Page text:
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Thorpe Abbott's 100th Bomb Group Museum recreates dramatic war scene as part of new exhibition

A dramatic scene from a war hospital room has been recreated as part of a new exhibition.

Volunteers at The 100th Bomb Group Memorial Museum, in Dickleburgh, created the installation to show how the Thorpe Abbotts airbase hospital would have treated wounded airmen.

The museum, which last year won the prestigious Queen’s Award for Voluntary Service, reopened in March with a series of new displays.

Ron Batley, curator and one of the founding members of the 100th Bomb Group museum in Thorpe Abbotts. Pictures: Mark Bullimore Photography
Ron Batley, curator and one of the founding members of the 100th Bomb Group museum in Thorpe Abbotts. Pictures: Mark Bullimore Photography

Thorpe Abbotts Airfield became home to hundreds of young American men from 1943 to 1945, with the ‘friendly invasion’ radically changing the physical landscape of East Anglia, as well as shaking up some of its more sleepy villages.

The museum is a moving testament to the Americans, who, in the pursuit of peace, came to Thorpe Abbotts to fight alongside the allies during the Second World War.

Unlike the British, who undertook bombing missions during the cover of darkness, the American bomber groups engaged in daylight attacks deep into German territory, which put them at greater risk.

Ron Batley demonstrates the Ball Turret
Ron Batley demonstrates the Ball Turret

The 100th Bomb Group gained the nickname ‘the Bloody Hundredth’ due to the heavy losses they experienced during the war.

On their first mission alone, the 100th Bomb Group lost three planes and 30 men.

Nearly all airfields had a sick quarters for treating minor injuries and illness. More complex and severe cases would be treated at nearby general hospitals.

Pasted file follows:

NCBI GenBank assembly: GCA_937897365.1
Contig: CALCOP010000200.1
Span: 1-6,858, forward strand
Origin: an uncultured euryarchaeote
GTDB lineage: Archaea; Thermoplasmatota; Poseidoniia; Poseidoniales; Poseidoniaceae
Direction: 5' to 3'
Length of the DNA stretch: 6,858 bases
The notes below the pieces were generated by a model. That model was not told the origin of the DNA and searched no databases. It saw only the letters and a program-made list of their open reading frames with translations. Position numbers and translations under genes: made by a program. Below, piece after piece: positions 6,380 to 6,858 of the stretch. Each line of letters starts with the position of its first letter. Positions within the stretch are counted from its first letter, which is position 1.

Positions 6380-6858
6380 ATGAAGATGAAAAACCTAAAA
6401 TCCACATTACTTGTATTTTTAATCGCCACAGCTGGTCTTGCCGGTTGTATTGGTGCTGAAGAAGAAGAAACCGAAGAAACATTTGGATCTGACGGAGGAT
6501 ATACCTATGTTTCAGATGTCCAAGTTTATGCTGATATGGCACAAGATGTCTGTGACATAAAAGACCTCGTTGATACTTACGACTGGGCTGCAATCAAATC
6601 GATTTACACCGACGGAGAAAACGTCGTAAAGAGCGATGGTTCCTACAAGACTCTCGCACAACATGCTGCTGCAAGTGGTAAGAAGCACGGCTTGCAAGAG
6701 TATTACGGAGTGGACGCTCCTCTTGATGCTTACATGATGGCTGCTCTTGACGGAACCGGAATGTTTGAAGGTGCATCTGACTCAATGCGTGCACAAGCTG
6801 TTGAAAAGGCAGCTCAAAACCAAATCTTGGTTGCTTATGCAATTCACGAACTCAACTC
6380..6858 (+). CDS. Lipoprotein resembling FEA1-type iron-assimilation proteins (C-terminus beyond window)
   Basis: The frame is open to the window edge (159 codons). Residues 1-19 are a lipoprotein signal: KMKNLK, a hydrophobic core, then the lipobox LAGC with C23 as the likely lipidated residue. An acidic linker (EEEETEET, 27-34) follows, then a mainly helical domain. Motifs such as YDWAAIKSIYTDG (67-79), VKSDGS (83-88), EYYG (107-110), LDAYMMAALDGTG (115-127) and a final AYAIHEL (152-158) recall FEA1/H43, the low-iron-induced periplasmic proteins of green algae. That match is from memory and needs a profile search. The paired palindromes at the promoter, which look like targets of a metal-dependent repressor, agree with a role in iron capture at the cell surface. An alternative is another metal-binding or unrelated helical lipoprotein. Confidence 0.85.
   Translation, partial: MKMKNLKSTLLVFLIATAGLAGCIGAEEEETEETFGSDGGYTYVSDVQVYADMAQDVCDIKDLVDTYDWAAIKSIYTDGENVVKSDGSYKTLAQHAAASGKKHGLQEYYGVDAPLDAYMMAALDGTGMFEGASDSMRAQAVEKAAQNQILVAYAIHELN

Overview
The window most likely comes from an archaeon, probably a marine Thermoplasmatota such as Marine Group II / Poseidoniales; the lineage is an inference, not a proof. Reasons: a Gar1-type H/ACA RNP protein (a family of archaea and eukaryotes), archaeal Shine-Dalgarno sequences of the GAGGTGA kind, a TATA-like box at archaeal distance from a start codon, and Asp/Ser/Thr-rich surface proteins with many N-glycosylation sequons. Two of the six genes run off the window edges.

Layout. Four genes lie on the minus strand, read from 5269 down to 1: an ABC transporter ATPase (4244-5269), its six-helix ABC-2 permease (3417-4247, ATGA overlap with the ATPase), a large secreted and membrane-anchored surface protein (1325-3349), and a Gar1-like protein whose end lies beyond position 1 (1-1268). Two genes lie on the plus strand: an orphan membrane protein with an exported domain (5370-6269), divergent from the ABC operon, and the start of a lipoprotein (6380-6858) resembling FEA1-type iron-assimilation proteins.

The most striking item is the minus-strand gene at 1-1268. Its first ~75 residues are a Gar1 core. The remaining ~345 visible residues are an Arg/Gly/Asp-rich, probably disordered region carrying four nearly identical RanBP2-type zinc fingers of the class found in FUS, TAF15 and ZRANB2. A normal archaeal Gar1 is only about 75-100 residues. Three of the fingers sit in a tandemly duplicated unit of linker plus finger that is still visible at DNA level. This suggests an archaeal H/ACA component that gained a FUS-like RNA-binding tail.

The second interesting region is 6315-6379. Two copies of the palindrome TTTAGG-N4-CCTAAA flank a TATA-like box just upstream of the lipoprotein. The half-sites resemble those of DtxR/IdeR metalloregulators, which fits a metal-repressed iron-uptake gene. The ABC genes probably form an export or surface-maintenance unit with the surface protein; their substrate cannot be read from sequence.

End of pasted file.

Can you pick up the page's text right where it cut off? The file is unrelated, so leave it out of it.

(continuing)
The replica hospital room was recreated by using photographs from the museum collection to make it as accurate as possible.

The dummy patient in the display is being treated at the hospital room for typical injuries sustained by bomber crews, such as flak wounds and frostbite.

On returning to Thorpe Abbots, they would have been assessed by medical staff before being transferred to the nearest general hospital at Redgrave Hall.

Alongside the hospital display, the exhibition features a replica ball turret that was once fitted to the B17 Flying Fortress ‘Sally B’ that still flies from the Imperial War Museum, Duxford, before a genuine turret was installed.

Volunteers have created a framework to hold the replica ball turret and the display is interactive, with volunteers able to demonstrate how it would have been used.

Ball turrets were affixed to the underside of an aircraft, making it a perilous position for a gunner to operate from.

Museum trustee Sophie Jemma said: “Our volunteers have been working hard over the winter, and we are now looking forward to welcoming new visitors this year, and old friends alike, to see our fresh displays.

“It is our pleasure to open our doors again for a full season as an award-winning museum.

“We hope that our visitors enjoy learning about the history of the 100th Bomb Group.”

The 100th Bomb Group Memorial Museum is dedicated to preserving the stories and memories of the American involvement in the Second World War.

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